September 11 again? Personally, I have to remember September 11 at least five days a week, because I work in lower Manhattan and the name of my subway station is still “World Trade Center”. I walk past that big hole in the ground every day.
Do we think about the attacks differently now than we did seven years ago? I think we do. Like many Americans, I myself knew very little about Osama bin Laden or Al Qaeda back in 2001, and I was prone to believe in simplistic explanations like the one our President unfortunately repeated in endless speeches: Al Qaeda attacked us because “they hate us”, because they hate our freedom, our way of life.
But after seven years our eyes adjust from the chiaroscuro of current events to the subtler dimensions of history, and things begin to look different. At first we saw Al Qaeda as something new, alien, frighteningly different, impossibly fanatical. But if you read some books and pay attention to the facts, you quickly come to realize that Al Qaeda is primarily a revolutionary political movement, well-organized and practical, similar to many other revolutionary organizations in recent history. This organization’s most immediate goal is to overthrow the corrupt, pro-Western governments in Egypt and Saudi Arabia, and to unite the Sunni Arab community into an oil-rich global military power. The September 11 attacks were designed to provoke a military response from the USA and hopefully trap us into an invasion of a Muslim country (George W. Bush, the fool, was only too willing to oblige).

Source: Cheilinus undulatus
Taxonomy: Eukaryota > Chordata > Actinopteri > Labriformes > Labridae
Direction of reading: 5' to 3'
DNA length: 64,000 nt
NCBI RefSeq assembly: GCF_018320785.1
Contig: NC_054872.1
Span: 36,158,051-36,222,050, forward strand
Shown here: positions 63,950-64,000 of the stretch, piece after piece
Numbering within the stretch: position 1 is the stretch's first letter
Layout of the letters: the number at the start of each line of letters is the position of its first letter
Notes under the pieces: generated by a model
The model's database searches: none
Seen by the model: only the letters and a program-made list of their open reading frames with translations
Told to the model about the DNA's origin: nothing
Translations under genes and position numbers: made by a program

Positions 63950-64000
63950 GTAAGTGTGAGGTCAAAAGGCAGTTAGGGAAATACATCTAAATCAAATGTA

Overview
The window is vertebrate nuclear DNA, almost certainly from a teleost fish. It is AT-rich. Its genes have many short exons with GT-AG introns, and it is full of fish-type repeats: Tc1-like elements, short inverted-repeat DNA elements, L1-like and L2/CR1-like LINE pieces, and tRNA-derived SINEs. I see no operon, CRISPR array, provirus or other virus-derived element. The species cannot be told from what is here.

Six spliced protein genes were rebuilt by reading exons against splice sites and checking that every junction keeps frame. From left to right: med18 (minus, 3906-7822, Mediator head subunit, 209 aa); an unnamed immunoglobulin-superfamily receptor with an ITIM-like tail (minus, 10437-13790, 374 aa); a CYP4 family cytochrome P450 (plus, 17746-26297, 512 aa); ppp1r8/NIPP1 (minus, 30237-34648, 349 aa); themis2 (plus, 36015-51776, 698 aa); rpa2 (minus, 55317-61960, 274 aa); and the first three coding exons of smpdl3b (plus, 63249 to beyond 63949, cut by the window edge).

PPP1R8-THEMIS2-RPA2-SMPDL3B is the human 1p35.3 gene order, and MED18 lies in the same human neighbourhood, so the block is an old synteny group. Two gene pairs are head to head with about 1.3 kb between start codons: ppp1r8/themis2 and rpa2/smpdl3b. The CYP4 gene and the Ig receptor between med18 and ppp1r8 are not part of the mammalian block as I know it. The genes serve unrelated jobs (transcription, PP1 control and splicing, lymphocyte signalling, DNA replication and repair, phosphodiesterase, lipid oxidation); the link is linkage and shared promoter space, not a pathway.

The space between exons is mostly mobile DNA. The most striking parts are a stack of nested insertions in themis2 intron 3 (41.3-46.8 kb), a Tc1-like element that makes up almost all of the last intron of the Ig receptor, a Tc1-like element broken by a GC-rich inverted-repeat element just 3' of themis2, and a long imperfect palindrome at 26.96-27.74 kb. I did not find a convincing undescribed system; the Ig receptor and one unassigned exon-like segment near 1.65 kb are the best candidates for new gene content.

Bin Laden is from Saudi Arabia, Ayman Al-Zawahiri is from Egypt, and their primary battles have always been with the USA-supported governments of these nations. Some still believe that religion is at the core of Al Qaeda’s mission, but a closer evaluation of their motivations reveals that the group’s leaders are more interested in power than in religion, and that they mainly use religion as a powerful surrogate for ethnic identity. Finally, Bin Laden and his partners probably do hate the USA, but it’s not likely that they gave us much thought in 2001. We were collateral damage.
For all the hype about a “new kind of evil”, what Al Qaeda really represents is the same tired formula from the 20th Century: stir up a boiling maelstrom of ethnic rage to disrupt the peace and achieve territorial goals. It worked in Rwanda, in Nazi Europe, in Turkey, in Kosovo, in Biafra. It’s working right now in Darfur. Playing one ethnic group off another is the political game that never ends.
I’ve thought about September 11 and Al Qaeda and the Middle East often during the last seven years. The saddest thing about Al Qaeda, I’ve now decided, is how utterly ordinary they are in our modern world.